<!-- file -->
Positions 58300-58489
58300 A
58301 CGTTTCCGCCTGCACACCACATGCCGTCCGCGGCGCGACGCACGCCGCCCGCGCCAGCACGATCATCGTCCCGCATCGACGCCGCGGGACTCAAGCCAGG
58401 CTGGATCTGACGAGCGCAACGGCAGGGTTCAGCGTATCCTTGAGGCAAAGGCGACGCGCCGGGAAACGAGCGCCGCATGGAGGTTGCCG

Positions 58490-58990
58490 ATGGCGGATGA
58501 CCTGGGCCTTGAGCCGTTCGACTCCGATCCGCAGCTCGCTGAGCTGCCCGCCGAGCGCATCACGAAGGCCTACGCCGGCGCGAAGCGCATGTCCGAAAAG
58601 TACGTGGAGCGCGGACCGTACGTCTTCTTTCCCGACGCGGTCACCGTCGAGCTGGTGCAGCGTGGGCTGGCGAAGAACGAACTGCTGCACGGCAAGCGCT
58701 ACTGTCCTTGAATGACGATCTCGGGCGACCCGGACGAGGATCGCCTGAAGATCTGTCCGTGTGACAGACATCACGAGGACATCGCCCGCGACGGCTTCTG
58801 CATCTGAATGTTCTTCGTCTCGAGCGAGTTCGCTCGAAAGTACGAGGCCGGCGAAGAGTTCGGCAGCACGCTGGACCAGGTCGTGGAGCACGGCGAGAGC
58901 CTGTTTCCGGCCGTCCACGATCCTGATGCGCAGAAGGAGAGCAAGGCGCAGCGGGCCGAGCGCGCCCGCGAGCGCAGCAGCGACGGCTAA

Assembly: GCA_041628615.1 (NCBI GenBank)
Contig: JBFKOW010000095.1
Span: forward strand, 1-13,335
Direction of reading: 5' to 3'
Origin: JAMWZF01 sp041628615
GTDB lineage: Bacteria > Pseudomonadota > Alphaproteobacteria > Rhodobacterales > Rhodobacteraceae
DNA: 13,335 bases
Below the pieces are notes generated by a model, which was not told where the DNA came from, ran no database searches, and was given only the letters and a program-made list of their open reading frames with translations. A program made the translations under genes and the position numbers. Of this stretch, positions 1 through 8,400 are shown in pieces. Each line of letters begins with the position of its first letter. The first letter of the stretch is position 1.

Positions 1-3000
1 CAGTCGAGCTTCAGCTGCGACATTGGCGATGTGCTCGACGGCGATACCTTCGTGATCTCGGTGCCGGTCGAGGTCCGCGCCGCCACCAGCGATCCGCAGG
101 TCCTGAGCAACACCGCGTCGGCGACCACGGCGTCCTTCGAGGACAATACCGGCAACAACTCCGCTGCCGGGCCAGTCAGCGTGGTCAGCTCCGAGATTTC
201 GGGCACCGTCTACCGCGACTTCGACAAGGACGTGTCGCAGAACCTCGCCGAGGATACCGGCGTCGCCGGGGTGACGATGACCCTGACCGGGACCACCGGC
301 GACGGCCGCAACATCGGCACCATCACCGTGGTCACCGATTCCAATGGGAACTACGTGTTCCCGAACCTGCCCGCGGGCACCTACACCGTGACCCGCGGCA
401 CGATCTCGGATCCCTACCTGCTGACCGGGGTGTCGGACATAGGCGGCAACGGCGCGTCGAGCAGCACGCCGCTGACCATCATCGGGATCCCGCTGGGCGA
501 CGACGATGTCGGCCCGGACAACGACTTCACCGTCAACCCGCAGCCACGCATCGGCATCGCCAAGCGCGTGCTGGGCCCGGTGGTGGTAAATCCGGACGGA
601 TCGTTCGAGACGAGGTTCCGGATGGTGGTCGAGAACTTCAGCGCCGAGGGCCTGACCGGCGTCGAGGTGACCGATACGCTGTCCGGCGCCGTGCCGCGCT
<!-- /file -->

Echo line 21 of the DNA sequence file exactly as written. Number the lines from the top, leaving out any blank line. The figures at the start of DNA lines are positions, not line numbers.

1 CAGTCGAGCTTCAGCTGCGACATTGGCGATGTGCTCGACGGCGATACCTTCGTGATCTCGGTGCCGGTCGAGGTCCGCGCCGCCACCAGCGATCCGCAGG